Black Clock Beetle
Black Clock Beetle, Strawberry Beetle
Pterostichus madidus, or the Black Clock Beetle, belongs to the Ground Beetle family (Carabidae). Most members of the family have lost the ability to fly because they are better hunters when on foot! They're mainly meat-eaters, their favourites being slugs and snails. Nonetheless, these beetles are partial to all kinds of insects if available. They may have a cheeky nibble from garden fruits which lay low to the ground, too. Find these shiny beetles hiding beneath stones, loose bark and grass tussocks in the daytime.
A garden resident that will help control pests, such as slugs, snails and caterpillars.
May graze on fruits that have fallen or touch the ground.
Adults: Mature beetles can grow as large as 2cm but can be as small as 1.4cm. They're shiny black, with deep, vertical ridges visible on the elytra (wing casings). The pronotum is rounded and smooth, with a central indented line crossing the middle. In most cases the legs are red-brown, but this can vary in hue, and there are some forms with black legs. Larvae: Information concerning beetle larvae is limited. They reside in borrows, feed upon small, soft-bodied insects, and undergo three moults before developing into the adult form. They're highly segmented and cream coloured, comprise three pairs of legs, and large mouthparts.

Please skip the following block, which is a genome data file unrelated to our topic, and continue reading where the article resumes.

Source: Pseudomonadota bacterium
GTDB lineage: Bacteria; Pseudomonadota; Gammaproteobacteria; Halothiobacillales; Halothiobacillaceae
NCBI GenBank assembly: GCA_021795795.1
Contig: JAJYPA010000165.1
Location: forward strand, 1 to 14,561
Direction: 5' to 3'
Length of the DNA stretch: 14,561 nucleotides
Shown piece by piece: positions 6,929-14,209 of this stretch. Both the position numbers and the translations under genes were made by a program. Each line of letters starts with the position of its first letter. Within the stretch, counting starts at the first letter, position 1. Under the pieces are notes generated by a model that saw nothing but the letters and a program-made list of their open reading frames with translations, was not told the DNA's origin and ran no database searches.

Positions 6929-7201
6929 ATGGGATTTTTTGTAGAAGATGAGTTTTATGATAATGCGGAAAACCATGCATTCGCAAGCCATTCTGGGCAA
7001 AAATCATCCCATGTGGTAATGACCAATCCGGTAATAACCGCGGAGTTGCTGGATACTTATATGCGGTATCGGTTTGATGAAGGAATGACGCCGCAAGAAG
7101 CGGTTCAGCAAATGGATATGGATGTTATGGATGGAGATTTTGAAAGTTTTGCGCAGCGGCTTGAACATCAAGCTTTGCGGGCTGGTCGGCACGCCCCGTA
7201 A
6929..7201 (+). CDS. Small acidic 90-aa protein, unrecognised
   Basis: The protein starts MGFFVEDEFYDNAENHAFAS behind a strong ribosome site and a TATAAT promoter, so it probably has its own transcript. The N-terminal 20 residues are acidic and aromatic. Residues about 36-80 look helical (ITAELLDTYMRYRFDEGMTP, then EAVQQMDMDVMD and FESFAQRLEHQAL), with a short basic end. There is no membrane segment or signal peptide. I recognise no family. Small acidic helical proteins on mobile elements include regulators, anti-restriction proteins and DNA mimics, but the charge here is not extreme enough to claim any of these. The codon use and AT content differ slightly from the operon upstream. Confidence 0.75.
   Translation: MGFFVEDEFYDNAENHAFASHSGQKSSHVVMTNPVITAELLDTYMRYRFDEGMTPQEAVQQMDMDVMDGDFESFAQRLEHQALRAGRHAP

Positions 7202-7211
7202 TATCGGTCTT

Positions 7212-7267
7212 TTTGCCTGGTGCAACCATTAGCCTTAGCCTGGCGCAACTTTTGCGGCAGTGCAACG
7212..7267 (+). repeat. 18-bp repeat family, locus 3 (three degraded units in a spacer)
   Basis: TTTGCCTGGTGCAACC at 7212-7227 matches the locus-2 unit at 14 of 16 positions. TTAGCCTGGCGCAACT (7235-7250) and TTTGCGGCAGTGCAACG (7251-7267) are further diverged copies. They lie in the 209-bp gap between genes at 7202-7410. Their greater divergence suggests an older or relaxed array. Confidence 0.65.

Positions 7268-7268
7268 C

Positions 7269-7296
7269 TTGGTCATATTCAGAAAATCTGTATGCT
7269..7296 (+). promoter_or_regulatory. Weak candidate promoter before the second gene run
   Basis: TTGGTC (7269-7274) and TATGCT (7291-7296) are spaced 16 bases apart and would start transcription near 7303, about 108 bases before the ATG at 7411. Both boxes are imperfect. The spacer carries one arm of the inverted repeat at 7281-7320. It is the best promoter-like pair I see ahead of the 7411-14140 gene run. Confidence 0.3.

May graze on fallen fruits, or fruits that touch the ground.
Native to Europe, these beetles are widespread across the UK.
There's no need to remove these from the garden. They are present in low numbers and can provide pest control in the garden.